Movie researchers embrace digital data options to keep up with wired moviegoers
Many in the film industry believe that current tracking systems, which have been loudly criticized this summer for considerable inaccuracies in predicting opening weekend box office, are in dire need of improvement to better determine the viewing habits of today’s moviegoers.
Audience tracking, a cottage industry created in the 1970s, works principally by polling viewers at test screenings to gauge interest and awareness of a film, or over opening weekend to provide a window on a movie’s demographics. It’s a good measuring device for marketing a film, but it simply isn’t capable of drilling down deeply enough to provide the kind of analytics that newer digitally driven data-collection can.
“Simply knowing the awareness and interest of something only scratches the surface,” says Vincent Bruzzese, CEO of the Motion Picture Group, a recent spinoff from Paris-based research firm Ipsos. “It doesn’t matter necessarily if you’re going to definitely recommend a movie, so much as how you’re going to recommend it.”
For instance, Bruzzese says there is an important difference between a moviegoer who texts a friend immediately after seeing a film, and a person who likes the same film but says so only if asked directly.
“On paper, both of those people would mark ‘definitely recommend,’ ” Bruzzese says, “and yet, they mean something completely different.”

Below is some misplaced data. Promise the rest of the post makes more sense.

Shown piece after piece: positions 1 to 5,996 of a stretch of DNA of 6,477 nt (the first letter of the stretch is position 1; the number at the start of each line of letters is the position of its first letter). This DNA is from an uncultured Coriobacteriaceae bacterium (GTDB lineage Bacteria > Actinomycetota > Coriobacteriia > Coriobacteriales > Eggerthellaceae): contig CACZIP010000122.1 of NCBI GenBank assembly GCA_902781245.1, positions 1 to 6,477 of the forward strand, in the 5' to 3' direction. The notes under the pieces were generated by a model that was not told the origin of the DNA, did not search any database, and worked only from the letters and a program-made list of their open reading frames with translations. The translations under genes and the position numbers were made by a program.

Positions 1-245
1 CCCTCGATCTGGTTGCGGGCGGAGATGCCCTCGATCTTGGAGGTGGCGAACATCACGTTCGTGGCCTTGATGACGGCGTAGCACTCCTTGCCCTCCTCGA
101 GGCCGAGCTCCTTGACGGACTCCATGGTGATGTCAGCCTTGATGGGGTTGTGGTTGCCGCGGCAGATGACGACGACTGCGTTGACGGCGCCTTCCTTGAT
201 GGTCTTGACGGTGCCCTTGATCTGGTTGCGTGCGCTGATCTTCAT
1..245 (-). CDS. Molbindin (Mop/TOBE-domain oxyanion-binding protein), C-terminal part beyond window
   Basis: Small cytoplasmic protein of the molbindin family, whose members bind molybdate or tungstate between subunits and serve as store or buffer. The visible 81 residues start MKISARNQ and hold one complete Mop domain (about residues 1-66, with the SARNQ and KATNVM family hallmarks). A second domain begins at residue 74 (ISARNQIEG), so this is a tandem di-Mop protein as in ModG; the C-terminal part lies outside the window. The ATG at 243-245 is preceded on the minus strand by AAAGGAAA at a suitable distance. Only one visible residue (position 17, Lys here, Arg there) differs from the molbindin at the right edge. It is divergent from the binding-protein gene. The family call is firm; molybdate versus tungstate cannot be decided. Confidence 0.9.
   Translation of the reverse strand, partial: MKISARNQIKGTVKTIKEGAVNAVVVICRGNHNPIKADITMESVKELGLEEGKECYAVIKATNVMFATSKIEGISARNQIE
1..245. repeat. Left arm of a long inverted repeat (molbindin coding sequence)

Moreover, with alternative distribution platforms such as video-on-demand and digital streaming gaining ground, and the narrowing of the theatrical window, market researchers must incorporate non-theatrical release options into their tracking systems to get the full picture of a film’s life. Current tracking looks at only studio-level wide releases, which maintain exclusive theatrical windows.
Many measurement pros maintain that listening to social media has become the most direct way to track the varying types of film distribution, though understanding some of today’s most avid moviegoers means not ignoring those who are less tech-savvy.
“There are people in Kentucky that still have 12:00 blinking on their VCRs,” Bruzzese quips.
Kevin Goetz, founder and CEO of research firm Screen Engine, says that by using social media as a tool for market research, analysts are able to read and score conversations that happen organically, rather than by using what Goetz describes as a “forced choice” scenario, which does not correctly weigh varying consumer choices or price sensitivities.
“Those are things that can screw up your predictive analysis,” Goetz says.
Yet even within the relatively nascent world of social media, there have been the kind of steady changes that make market research in that realm an ever-evolving practice.
“The single biggest change we’ve seen this year is that language has morphed into visuals,” says Ben Carlson, co-founder and president of social-listening firm Fizziology, referring to recommendations on such mobile and online apps as Tumblr and Instagram. “Research isn’t dry analytics,” he adds. “It’s finding a story and telling it.”
Ultimately, analysts agree that film tracking was never meant to be a method of predicting box office.
“The real intention (of tracking) was to gauge advertising materials and where a film falls within the competitive landscape,” says Catherine Paura, who co-founded the industry’s first market research firm, National Research Group, and now runs Capstone Global Marketing and Research.
Paura says industry analysis must grow to reflect changing demographics and consumer habits. For instance, the U.S. birth rate hit a record low last year, with Hispanics — the largest segment of frequent moviegoers in the U.S. these days — experiencing the greatest decline.
“What does that mean for the movies going forward?” Paura asks.